As reported in 'Alpinists honoured for Selflessness', the Alpine Club's first Spirit of Mountaineering Commendation will be presented to Simon Anthamatten, Alexey Bolotov, Don Bowie, Horia Colibasanu, Ueli Steck and Denis Urubko for their efforts last year to save the stricken Spanish climber, Iñaki Ochoa, from high on Annapurna.
The commendation is to acknowledge and thank persons who, 'in the true Spirit of Mountaineering, have shown unselfish devotion to help a fellow climber in the mountains, and in doing so have sacrificed their own objective or put their personal safety at risk'. This is a sentiment that most would agree should be the standard in the hills, and not, as seems a lot these days, more the exception.
In making these commendations the Alpine Club hopes to promote awareness of the importance of good behaviour in the mountains, and counterbalance widespread views expressed after, for instance, the 2006 Everest incident, when a national newspaper correspondent remarked: "Never again will I look upon Everest mountaineers as heroes, but as the antithesis of the Good Samaritan".
The concept of the commendation was first mooted by Norman Croucher and then announced in 2007 by Doug Scott at the Zermatt celebrations for the 150th anniversary of the Club.
In May 2008 the well-known and well-liked Ochoa, who had already summited 12, 8,000m peaks, was making an attempt on the long and committing East Ridge of Annapurna I. With him were Colibasanu, and the remaining member of another (Russian), expedition, Alexey Bolotov.
Ochoa and the Romanian Colibasanu retreated from 7,850m and returned to their Camp 4 at 7,400m, where Ochoa contracted cerebral oedema.
Colibasanu remained with Ochoa, even though he himself was beginning to suffer from altitude sickness, and managed to use his satellite phone to contact Steck at base camp. The Swiss Anthamatten and Steck had just retreated from an attempt on a new route up the South Face, and were waiting for the weather to clear prior to a second try. Packing a good medical kit (which the Spanish-Romanian pair did not possess) to deal with the problem, they immediately started up the East Ridge, despite not having high altitude boots, which had been cached at their higher camp.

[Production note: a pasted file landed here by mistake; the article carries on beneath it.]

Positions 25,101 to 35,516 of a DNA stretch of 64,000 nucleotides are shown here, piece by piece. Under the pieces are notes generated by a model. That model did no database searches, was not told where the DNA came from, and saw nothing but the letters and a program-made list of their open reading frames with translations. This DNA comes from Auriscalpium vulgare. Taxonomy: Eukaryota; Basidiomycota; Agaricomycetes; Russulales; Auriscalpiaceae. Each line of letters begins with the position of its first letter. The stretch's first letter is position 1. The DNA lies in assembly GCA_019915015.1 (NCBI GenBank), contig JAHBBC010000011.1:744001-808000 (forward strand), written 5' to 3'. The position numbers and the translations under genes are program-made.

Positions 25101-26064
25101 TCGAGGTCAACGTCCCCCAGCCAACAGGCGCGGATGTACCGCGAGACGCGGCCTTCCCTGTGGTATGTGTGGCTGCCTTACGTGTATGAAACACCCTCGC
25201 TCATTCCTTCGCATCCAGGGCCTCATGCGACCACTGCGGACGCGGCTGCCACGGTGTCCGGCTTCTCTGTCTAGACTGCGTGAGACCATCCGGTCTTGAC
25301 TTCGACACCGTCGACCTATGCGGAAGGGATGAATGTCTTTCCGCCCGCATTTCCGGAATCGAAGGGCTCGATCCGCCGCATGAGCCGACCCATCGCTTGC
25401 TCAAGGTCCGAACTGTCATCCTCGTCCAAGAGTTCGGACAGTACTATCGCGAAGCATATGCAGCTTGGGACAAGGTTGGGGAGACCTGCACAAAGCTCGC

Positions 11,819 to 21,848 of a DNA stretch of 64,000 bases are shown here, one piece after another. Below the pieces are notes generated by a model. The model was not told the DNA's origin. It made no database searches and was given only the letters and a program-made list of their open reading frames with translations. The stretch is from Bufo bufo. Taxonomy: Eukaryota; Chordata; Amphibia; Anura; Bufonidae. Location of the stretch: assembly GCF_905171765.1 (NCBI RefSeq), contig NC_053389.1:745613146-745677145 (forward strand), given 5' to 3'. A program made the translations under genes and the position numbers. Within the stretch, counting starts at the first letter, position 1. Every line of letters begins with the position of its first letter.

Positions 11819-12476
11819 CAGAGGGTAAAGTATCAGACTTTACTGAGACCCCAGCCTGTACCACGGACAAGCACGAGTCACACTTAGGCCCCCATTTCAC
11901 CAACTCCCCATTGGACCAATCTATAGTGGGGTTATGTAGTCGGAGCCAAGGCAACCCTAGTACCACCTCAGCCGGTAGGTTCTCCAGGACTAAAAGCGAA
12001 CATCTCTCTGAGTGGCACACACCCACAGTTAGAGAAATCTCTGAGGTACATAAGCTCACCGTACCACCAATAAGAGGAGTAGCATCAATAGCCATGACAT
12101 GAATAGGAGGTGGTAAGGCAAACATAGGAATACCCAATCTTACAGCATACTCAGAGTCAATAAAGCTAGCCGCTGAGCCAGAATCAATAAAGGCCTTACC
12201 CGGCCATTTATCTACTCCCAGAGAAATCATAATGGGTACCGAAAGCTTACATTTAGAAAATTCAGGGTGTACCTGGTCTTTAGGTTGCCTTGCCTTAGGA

Meanwhile, Bolotov had reached the summit and descended, exhausted, to Camp 4, where he decided his best course of action was to break trail through fresh snow down the East Ridge until he met Steck, when he could swap boots.
Back in Kathmandu, the notoriously strong Kazakh, Urubko, was just about to fly home after completing another expedition, but cancelled his flight and boarded a helicopter, organized by Ochoa's brother in Spain, and his Nepalese agent. En route to base camp they stopped at Pokhara, where Canadian Don Bowie, who had been on Ochoa's expedition during the early stages of the climb, was enjoying a bit of relaxation. He joined Urubko, the pair hoping to carry an oxygen cylinder to the stranded climber.
Steck, with Bolotov's boots, met Colibasanu on the ridge, descending in an effort to open the track. The Romanian was now obviously suffering quite badly from AMS: Steck gave him medicine, and after Colibasanu appeared to recover, escorted him down the ridge until Steck was sure the Romanian could make it safely back to a waiting Anthamatten in Camp 3. He then turned around and climbed up to the tent.
Steck treated Ochoa, at one stage forced to give him CPR and artificial respiration when the Spaniard stopped breathing. But sadly Ochoa died, at about the time Urubko, carrying oxygen, reached 7,200m.
The Spirit of Mountaineering Commendation is a similar initiative to the American Alpine Club's, David Sowles Memorial Award, presented to 'one or more climbers who have put themselves at personal risk to help a fellow climber in distress, or given up their own summit ambitions to assist other mountaineers in trouble'. It was inaugurated in 1981 and conferred at various times since (lastly in 2003). Sowles was a young and talented mountaineer, killed in the Alps in 1963.